Our editor-in-chief Nate Yapp is proud to have contributed to the new book Hidden Horror: A Celebration of 101 Underrated and Overlooked Fright Flicks, edited by Aaron Christensen. Another contributors include Anthony Timpone, B.J. Colangelo, Dave Alexander, Classic-Horror.com's own Robert C. Ring and John W. Bowen. Pick up a copy today from Amazon.com!

Nate Yapp

Nate Yapp's picture

In my life, I've been a newspaper movie reviewer, an amateur video editor, a web designer, a web editor, a radio DJ, a telemarketer, a technical support specialist, a middle manager, a grocery clerk, a convention panelist, a videographer, a poet, a college student, a son, a step-son, a brother, an uncle, a friend, a best friend, a special friend, a boyfriend, a husband, a dog owner, a cat owner, a dreamer, a pessimist, a point of controversy, an embarrassment, a beam of sunshine, a waste of time, a shoulder to lean on, and a pain in the ass. Some of those I'm still doing.

My love of horror comes from my mother, who used to watch the late night movie shows on television growing up. I took that love and, with the help of a little mad science, created the monstrosity known as Classic-Horror.com. I ran it for thirteen years before shutting it down in 2012. It's probably my greatest achievement.

Now that I have more free time, I run a Dungeons and Dragons campaign, make transformative video remixes, and play video games. My DVD/Blu-ray collection is still ridiculously organized.

Other reviews I've written appear on Cinema Blend and The Sci-Fi Block, if you're interested. I also have an essay about Alucarda in Aaron Christensen's compendium Hidden Horror

Follow me on Twitter.
Posts by Nate Yapp

Many Happy Returns: Our Final Post

Tales from the Crypt poster

As announced back in March, today will be the last day that Classic-Horror.com updates. After today, the site will remain online as an archive. It is also the site's thirteenth birthday. Classic horror has been part of me longer than that, though -- far, far longer.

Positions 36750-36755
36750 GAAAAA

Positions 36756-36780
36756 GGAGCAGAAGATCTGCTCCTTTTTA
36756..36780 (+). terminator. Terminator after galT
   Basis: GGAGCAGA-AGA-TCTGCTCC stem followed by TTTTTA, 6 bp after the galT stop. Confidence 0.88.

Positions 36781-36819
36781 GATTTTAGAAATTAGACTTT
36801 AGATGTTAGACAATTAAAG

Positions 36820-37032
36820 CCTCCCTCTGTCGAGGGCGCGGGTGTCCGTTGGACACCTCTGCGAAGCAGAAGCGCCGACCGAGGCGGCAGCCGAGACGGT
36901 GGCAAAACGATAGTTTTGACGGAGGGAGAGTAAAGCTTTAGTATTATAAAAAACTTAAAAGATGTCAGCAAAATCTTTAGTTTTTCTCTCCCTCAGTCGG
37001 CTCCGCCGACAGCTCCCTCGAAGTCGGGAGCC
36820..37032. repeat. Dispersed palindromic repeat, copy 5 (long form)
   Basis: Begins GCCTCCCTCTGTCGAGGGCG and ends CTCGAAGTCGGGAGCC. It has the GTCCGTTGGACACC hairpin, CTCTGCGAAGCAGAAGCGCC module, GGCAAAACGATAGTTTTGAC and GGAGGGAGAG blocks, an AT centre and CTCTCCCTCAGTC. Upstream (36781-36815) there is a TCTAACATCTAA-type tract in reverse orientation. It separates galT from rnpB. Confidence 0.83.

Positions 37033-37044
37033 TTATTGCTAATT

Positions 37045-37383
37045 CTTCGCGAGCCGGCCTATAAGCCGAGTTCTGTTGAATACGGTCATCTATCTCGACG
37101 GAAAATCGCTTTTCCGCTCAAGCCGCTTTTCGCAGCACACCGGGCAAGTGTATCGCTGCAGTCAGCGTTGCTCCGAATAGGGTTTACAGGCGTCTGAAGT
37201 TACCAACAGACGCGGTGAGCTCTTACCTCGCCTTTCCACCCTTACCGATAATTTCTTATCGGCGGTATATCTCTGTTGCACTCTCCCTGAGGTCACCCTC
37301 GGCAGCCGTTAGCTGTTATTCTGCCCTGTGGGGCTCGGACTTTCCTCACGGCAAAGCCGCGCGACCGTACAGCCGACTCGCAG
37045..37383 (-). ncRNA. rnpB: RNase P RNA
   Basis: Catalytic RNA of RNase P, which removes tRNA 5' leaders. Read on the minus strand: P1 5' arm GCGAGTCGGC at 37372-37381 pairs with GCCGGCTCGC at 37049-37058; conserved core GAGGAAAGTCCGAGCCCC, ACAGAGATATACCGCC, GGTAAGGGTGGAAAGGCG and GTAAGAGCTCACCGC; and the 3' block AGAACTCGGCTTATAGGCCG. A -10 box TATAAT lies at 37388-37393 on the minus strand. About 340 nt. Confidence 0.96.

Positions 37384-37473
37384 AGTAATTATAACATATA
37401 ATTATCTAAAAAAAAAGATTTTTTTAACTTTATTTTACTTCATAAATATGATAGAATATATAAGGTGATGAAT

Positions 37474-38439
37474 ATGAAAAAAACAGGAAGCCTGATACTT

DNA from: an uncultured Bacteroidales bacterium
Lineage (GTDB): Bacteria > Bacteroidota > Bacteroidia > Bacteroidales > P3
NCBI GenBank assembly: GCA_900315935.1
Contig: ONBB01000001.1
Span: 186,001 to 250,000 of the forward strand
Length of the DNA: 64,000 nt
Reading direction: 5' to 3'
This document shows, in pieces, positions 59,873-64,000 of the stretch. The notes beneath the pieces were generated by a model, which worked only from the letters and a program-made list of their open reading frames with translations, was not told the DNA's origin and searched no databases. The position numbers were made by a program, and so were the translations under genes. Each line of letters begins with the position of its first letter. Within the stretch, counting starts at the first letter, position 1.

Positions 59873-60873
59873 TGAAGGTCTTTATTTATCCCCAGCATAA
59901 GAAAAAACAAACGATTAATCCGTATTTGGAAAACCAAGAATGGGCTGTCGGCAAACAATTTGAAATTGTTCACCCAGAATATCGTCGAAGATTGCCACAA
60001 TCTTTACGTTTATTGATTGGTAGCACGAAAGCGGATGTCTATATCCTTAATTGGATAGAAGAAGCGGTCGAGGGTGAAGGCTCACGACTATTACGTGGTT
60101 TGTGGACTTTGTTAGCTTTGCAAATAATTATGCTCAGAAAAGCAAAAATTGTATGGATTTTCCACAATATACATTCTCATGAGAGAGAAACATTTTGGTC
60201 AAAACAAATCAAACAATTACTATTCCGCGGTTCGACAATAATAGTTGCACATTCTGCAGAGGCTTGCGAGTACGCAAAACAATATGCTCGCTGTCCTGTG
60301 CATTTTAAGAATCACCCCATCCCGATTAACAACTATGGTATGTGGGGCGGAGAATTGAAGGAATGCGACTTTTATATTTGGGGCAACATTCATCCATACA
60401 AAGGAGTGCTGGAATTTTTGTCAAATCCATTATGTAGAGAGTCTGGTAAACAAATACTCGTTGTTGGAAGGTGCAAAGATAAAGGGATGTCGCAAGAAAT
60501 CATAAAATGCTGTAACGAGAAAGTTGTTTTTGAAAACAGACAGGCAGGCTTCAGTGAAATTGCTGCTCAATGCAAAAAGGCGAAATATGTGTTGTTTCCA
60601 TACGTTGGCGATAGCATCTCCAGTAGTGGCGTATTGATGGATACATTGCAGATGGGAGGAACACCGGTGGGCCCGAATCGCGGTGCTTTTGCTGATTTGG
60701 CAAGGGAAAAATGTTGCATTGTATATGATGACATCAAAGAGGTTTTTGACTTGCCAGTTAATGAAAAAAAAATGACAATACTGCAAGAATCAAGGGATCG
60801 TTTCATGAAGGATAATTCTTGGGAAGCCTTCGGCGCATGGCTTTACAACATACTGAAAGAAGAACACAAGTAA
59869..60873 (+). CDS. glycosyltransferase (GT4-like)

There's a young boy in Iowa in 1991 whose parents just bought him The Cabinet of Dr. Caligari and Nosferatu for Christmas, because that's all he really wanted. His mother had introduced him to horror films earlier that year and now the boy is obsessed with all things monstrous. He has a plethora of Universal classics on tape because his best friend's dad (who has cable) taped AMC's Monsterfest for him. He writes a fan letter to Vincent Price and hopes to meet him someday. (read more...)

The Terrorphile: The Song is Over (Farewell/Horror Tribute fanvid)

As the site draws to a close, I thought I would try to put into video form some kind of final farewell. I've worked on this on and off for the last three years (starting in 2009 when I thought I might shut down the site then). The video is kind of hodge-podge of clips from over 200 horror sources, set to The Who's The Song is Over. I think the song reflects some of my feelings about the site and the horror genre in general.

No notes this time. I think I've said everything I need to say in my farewell post.

Review: The Vampire Bat (1933)

Vampire Bat 1933 poster

Genre is cumulative. Successful elements of one film are picked up, refined, and tweaked by the next. Sometimes the result is an improvement or even an advancement, other times it is imitation or homage. In many cases, a film will combine the perceived successes of its predecessors, synthesizing them into something familiar but new. These are the places where genre evolves. Take the case of The Vampire Bat, which borrows two of the stars of Doctor X and Mystery of the Wax Museum, but more importantly, it carries forward some of the themes and genre trappings of Universal's 1931 horror hits, Dracula and Frankenstein. In doing so, the film shows some innovation of its own, resulting in an entertaining, if occasionally slipshod film.(read more...)

The End is Near

The End is Near

This is not the easiest article I've ever had to write. On June 15th, 2012, the site's 13th birthday, Classic-Horror.com will cease updating. We will continue publishing biweekly reviews up until that point (on Fridays instead of our usual Mondays), but after that, the site will remain up only as an archive.

There are a number of reasons for the site coming to a close in three months, but none of them are particularly important. Basically, it's time to move on. Thirteen years is a good run.

I wanted to give a little warning rather than cease out of nowhere, because I want to point out that we will have some incredible reviews from our staff, who are some of the best writers I have ever known. We're going to go out on some of our strongest material.

There will be another post on June 15th, a final farewell post, where I talk about more about the closure. This post is just a friendly notice that the end of the book is drawing near.

The Terrorphile: The Gremlin Show (fanvid)

Gremlins poster

I really have no excuse for this one. Sometimes I have stupid ideas and they won't leave me alone until I execute them. Please forgive me.

(read more...)